anorlunda
Staff Emeritus
"Since your range of temperature is both above and below ambient, you need a way to add heat or remove heat from the system. You did not describe that other than mentioning air cooling."

The external water bath that is connected to the block will provide this?

That doesn't make sense unless the external bath varies between -2 and 30C.

If I read your original question correctly, you want to vary the seawater sample temperature from -2 to 30C and then hold it there. A constant temperature bath won't do that unless the bath temperature changes.

By the way, you need to learn to use the quote facility to quote someone else when posting a reply To quote a reply, click the "QUOTE" button on the bottom of the reply. Or highlight a sentence and a "QUOTE" popup will appear for you to click on. Then in your reply window a "INSERT QUOTE" button will appear. Click that and it will appear as the text I quoted above. You can quote multiple replies at the same time.

I'll learn to quote, but can't find it on mobile!

Yes, the water bath can be set to a range of temperatures, with the flow of water passing through the section on the right being at set temperature. The challenge is to get the sea water sample on the left to a desired temperature, and hold it at that temperature for the duration of the experiment.

anorlunda
Staff Emeritus
I'll learn to quote, but can't find it on mobile!
Ah, you're right. It doesn't work on phones.

Yes, the water bath can be set to a range of temperatures, with the flow of water passing through the section on the right being at set temperature. The challenge is to get the sea water sample on the left to a desired temperature, and hold it at that temperature for the duration of the experiment.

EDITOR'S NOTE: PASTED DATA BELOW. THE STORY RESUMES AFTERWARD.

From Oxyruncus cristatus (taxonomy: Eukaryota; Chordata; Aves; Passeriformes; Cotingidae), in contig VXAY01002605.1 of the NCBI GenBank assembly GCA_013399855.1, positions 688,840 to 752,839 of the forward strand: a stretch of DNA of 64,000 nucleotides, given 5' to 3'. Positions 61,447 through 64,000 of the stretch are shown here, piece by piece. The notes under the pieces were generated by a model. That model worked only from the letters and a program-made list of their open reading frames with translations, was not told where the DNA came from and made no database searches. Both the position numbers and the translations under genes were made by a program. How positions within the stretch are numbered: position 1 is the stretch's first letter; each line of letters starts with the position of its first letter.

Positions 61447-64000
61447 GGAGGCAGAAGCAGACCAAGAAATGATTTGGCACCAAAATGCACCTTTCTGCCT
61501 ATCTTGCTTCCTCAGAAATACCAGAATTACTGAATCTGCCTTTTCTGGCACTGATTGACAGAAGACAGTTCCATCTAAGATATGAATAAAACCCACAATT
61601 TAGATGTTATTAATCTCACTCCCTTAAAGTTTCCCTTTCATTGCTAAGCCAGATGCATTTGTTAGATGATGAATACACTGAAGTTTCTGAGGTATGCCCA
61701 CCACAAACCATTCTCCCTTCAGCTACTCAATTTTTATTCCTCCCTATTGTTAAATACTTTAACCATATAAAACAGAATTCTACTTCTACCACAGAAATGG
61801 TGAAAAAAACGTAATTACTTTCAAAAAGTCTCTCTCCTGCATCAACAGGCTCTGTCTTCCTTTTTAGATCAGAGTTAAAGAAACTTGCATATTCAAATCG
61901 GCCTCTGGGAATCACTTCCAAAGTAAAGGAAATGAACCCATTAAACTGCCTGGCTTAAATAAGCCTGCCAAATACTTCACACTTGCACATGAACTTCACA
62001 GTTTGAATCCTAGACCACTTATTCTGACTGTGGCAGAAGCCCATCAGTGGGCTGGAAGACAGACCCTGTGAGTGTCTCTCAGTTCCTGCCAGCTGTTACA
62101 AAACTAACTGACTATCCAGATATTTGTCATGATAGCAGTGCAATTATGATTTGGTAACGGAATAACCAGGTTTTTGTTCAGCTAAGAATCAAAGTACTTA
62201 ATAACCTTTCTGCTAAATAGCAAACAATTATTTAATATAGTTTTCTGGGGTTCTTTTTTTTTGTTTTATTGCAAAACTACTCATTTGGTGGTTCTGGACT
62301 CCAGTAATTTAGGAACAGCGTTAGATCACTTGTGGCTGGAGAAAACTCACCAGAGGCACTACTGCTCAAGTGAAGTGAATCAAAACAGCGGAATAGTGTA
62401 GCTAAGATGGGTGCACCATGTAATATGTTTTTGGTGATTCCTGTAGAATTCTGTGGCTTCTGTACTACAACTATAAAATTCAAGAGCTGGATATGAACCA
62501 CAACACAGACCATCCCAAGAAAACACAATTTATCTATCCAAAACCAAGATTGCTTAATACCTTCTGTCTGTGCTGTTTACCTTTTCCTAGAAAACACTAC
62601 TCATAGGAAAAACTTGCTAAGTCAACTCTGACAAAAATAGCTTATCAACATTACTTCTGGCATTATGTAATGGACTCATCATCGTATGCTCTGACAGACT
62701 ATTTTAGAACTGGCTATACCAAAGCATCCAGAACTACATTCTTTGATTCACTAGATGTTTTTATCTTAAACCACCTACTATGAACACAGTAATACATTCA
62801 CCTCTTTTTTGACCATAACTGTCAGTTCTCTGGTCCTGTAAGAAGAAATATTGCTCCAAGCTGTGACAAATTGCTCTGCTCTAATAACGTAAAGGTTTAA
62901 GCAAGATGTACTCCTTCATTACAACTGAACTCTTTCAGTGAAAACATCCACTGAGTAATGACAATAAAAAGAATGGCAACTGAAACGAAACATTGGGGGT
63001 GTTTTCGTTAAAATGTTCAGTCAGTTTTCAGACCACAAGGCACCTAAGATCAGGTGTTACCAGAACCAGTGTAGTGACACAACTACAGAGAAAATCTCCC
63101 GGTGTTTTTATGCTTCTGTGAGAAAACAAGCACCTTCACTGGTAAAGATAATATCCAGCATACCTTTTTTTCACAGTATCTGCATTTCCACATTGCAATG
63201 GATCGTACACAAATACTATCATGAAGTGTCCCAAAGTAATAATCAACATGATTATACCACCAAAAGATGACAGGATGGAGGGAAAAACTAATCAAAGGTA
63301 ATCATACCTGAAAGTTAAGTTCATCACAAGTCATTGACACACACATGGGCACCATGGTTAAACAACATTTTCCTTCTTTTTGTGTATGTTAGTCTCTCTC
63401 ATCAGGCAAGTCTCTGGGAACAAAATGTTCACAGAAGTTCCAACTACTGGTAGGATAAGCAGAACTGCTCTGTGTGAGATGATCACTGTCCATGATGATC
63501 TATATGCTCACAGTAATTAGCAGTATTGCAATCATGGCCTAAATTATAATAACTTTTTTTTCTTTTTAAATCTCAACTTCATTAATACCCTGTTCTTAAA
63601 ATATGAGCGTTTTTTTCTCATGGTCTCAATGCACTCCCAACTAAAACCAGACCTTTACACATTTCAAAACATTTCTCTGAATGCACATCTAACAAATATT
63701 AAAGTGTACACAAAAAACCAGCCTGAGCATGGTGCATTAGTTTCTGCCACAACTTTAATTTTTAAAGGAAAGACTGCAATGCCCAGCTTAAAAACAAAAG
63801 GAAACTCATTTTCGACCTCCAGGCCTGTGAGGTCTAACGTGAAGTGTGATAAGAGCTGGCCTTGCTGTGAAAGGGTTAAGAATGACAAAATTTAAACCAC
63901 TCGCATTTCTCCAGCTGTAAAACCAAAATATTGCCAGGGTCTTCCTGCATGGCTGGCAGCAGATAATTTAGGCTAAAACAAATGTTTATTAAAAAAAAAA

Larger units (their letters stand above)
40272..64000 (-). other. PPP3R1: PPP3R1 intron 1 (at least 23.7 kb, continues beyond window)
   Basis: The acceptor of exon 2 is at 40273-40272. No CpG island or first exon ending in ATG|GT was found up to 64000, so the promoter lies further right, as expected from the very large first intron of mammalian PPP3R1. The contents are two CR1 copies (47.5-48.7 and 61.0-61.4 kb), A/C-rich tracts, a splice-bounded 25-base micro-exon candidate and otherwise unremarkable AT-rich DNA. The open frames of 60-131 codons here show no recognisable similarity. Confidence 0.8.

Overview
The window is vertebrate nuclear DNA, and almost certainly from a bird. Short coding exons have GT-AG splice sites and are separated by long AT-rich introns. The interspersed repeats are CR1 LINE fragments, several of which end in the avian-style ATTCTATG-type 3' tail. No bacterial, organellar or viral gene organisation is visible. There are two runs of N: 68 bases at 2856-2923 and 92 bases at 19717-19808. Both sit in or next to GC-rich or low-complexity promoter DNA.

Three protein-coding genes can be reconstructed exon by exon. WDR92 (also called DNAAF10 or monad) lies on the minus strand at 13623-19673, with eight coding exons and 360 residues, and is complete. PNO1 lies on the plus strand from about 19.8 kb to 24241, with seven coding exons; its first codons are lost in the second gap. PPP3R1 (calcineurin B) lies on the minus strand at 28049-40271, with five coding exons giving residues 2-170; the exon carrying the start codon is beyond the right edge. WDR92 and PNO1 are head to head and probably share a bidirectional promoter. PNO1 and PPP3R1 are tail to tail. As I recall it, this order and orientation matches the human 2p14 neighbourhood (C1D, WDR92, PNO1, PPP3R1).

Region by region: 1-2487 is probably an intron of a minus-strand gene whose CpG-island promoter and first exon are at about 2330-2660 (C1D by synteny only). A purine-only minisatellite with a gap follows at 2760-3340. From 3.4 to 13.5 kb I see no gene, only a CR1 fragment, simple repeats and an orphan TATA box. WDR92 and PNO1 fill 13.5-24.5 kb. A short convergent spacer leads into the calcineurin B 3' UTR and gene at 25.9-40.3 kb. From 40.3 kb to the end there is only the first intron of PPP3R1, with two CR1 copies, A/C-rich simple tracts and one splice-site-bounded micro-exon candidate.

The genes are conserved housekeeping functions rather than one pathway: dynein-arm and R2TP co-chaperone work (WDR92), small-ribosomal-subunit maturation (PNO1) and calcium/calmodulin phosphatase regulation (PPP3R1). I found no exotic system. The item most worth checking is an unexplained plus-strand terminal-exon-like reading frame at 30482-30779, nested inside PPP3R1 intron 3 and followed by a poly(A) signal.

OK, that's a bit clearer. The material does not need to be metallic. A thin membrane would do, for example putting the sample in a balloon and immersing that in the constant temperature bath. It will come to thermal equilibrium with the bath (more quickly with stirring and thinner walls and more conductive materials), and remain so unless there is a net flow of heat in or out of the sample from an external source.

Is your sample immersed in the bath? You mention bath on the right and sample on the left. Does that mean that the sample is in contact with the sink on only one side so that heat can leak to ambient on the other side? A sketch would be very helpful.

OK, that's a bit clearer. The material does not need to be metallic. A thin membrane would do, for example putting the sample in a balloon and immersing that in the constant temperature bath. It will come to thermal equilibrium with the bath (more quickly with stirring and thinner walls and more conductive materials), and remain so unless there is a net flow of heat in or out of the sample from an external source.

Is your sample immersed in the bath? You mention bath on the right and sample on the left. Does that mean that the sample is in contact with the sink on only one side so that heat can leak to ambient on the other side? A sketch would be very helpful.

Sorry, the design was a simplification. The reason it is a tube is that at various angles in the block, there will be bores machines with light emitting into the glass tube, therefore, the block cannot be in a membrane or balloon. For this example, the seawater sample is only in the position shown. The water bath can only be accessed and fitted to the block on the side shown (on the right). I tried to attach an image - can you access this on the original post?

You mention a few things:

Stirring - unfortunately to test the sample, no stirring can be carried out.

Thinner walls - using the design in the diagram attached, would it be advantageous to make the volume of the block as small as possible, to reduce the time to change sample temperature?

More conductive materials - as mentioned, it must not corrode in seawater. Any ideas? I feel that a Cu-Ni or Ti would be best.

My apologies, my initial diagram was an early concept simplification - see attached for a better reason for having a glass tube. Essentially, all four bores are for optical purposes, with LEDs behind them. We had a previous product using the glass tube, but without the need for thermal control. Since this glass tube worked previously, we'd like to continue with this path. I've proposed an alternative, using windows - see image. There are optical issues with the windows concept (sample chamber is square in cross section), therefore, it is preferable to go with the glass tube.